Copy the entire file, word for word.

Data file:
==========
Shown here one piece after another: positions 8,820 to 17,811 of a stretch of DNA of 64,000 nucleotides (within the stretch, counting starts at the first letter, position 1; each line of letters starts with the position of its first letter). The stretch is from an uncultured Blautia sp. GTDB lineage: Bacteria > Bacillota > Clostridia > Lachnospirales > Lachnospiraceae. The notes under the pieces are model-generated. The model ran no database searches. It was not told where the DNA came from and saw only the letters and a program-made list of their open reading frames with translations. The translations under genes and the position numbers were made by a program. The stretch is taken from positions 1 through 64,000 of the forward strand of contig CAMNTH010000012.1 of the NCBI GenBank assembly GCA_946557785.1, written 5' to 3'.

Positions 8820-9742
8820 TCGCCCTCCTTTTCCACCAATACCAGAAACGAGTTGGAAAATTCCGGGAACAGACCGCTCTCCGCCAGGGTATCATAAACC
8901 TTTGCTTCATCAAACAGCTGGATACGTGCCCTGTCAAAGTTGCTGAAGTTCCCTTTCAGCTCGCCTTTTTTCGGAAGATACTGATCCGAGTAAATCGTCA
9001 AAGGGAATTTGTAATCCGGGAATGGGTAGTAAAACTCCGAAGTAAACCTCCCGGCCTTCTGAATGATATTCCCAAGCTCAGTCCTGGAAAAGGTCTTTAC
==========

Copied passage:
Shown here one piece after another: positions 8,820 to 17,811 of a stretch of DNA of 64,000 nucleotides (within the stretch, counting starts at the first letter, position 1; each line of letters starts with the position of its first letter). The stretch is from an uncultured Blautia sp. GTDB lineage: Bacteria > Bacillota > Clostridia > Lachnospirales > Lachnospiraceae. The notes under the pieces are model-generated. The model ran no database searches. It was not told where the DNA came from and saw only the letters and a program-made list of their open reading frames with translations. The translations under genes and the position numbers were made by a program. The stretch is taken from positions 1 through 64,000 of the forward strand of contig CAMNTH010000012.1 of the NCBI GenBank assembly GCA_946557785.1, written 5' to 3'.

Positions 8820-9742
8820 TCGCCCTCCTTTTCCACCAATACCAGAAACGAGTTGGAAAATTCCGGGAACAGACCGCTCTCCGCCAGGGTATCATAAACC
8901 TTTGCTTCATCAAACAGCTGGATACGTGCCCTGTCAAAGTTGCTGAAGTTCCCTTTCAGCTCGCCTTTTTTCGGAAGATACTGATCCGAGTAAATCGTCA
9001 AAGGGAATTTGTAATCCGGGAATGGGTAGTAAAACTCCGAAGTAAACCTCCCGGCCTTCTGAATGATATTCCCAAGCTCAGTCCTGGAAAAGGTCTTTAC